Soldier battles for compensation

By Sam Hurley

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Napier man Damien Nepata suffered burns to 40 per cent of his body and his brother was paralysed in separate army accidents. Photo/Glenn Taylor
Napier man Damien Nepata suffered burns to 40 per cent of his body and his brother was paralysed in separate army accidents. Photo/Glenn Taylor

A Napier man denied compensation after suffering serious burns in an army training accident believes the soldiers' mantra of loyalty and brotherhood has been ignored during his rehabilitation.

Damien Nepata received burns to 40 per cent of his body when the Scorpion tank he was driving crashed, rolled and caught fire during a training exercise at Waiouru in July 1994.

Another crew member was killed in the subsequent explosion, while a good friend was also injured as he tried to pull him from the burning wreckage.

The crash came just five years after his brother was paralysed in an army training accident in Singapore. George Nepata broke his neck when he was dropped head-first by soldiers who were carrying him up a slope on a stretcher.

Both brothers received ACC payments and other entitlements, but have never been compensated by the Government.

A select committee inquiry in 2003 recognised the brothers' plight and said they deserved compensation above their legal entitlements. However, the Government at the time said there was no legal basis for compensation in addition to the ACC payments they had received.

Parliament's Maori affairs select committee recommended in June that ex-gratia payments for the brothers be authorised.

Last week, Defence Force Minister Jonathan Coleman said the brothers would receive no compensation from the Government.

Mr Coleman also said it was not possible to "distinguish between the Nepata brothers' situation and numerous others who had been injured in military service".

If an ex-gratia payment were made to the brothers, it could set a precedent for more than 30 other cases of Defence Force personnel who have received ACC compensation of $50,000 or more since 2000. There could be more cases, dating back to 1974.

But Mr Nepata responded that if the minister was worried about a "floodgate being opened" for the other cases, he was simply not acting on "ethics and morals".

"Is he actually saying that because so many people have been injured in the service of their country, and not adequately compensated or supported, we cannot afford to compensate these two brothers because of the likelihood we will need to compensate others?

"Surely, if there is basis for compensation, whether it is legal, ethical or moral, it should be addressed no matter what the cost."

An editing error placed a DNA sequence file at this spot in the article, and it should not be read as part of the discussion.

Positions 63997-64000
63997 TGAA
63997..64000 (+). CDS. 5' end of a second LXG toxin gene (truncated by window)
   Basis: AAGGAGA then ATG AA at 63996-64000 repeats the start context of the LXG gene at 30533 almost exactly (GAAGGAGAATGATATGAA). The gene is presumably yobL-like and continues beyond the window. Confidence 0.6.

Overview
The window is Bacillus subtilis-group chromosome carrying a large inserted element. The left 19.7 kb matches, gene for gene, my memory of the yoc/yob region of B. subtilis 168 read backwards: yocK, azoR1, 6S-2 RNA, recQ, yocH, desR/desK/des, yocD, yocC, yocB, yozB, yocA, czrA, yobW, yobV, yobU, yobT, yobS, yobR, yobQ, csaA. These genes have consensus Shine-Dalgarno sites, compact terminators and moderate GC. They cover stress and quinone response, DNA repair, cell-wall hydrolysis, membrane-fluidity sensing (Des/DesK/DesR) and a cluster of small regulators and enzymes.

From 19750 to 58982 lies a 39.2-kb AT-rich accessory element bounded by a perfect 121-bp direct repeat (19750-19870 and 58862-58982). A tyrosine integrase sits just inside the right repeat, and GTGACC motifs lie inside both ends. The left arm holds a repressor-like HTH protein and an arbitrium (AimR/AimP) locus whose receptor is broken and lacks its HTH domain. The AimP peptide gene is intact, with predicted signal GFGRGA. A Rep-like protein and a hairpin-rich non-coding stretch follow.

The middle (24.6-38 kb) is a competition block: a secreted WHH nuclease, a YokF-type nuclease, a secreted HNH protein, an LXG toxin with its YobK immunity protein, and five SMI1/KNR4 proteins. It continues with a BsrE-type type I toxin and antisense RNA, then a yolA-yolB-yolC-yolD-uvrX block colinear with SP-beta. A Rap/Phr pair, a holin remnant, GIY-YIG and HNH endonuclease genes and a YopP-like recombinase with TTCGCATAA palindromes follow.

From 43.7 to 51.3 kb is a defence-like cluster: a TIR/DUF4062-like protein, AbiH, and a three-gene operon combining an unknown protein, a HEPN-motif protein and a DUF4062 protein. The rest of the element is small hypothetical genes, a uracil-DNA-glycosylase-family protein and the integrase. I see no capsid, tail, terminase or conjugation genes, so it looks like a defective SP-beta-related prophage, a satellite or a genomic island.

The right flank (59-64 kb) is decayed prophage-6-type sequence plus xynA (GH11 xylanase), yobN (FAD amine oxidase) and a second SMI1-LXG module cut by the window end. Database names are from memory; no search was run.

The minister also said last week he had "huge sympathy" for the brothers and it was clear there had been no substantive changes to their case since the Cabinet considered the issue 10 years ago.

"I am not certain what the minister means by substantive changes to our case," Mr Nepata said.

"If it is legislative change, then he and his political party are the people in the position to make the required changes, that would enable a compensation payment or ex-gratia payment, not George and I.

"Has continuing to live our lives as best we can, rebuilding them from the ground up, been a disadvantage for us in respect of his decision to go against two select committee recommendations?"

He told Hawke's Bay Today that, despite the recent comments from the minister, he and his brother remained "optimistic" despite receiving only the "bare minimum" from ACC and the return of their superannuation contributions.

"As far as Defence Force benefits go, all George and I are entitled to is access to army leave centres.

"Hardly compensation for losing the use of your legs or of being burnt over 40 per cent of the body down to within millimetres of the bone.

"We didn't receive any Defence compensation because the accidents were not in a live field of operations.

"But the explosive ordnance section deals with live rounds and explosives on a daily basis and if something happened to them they wouldn't be compensated, which is just wrong."

The 41-year-old, who now works for New Zealand Customs, said the battle for compensation was about "getting what was right for George".

"He lost a career and lost the ability to have another career.

"When you join the army and do all the training, the mantra is don't worry and we will look after you, but that is simply not the case."

- HAWKES BAY TODAY

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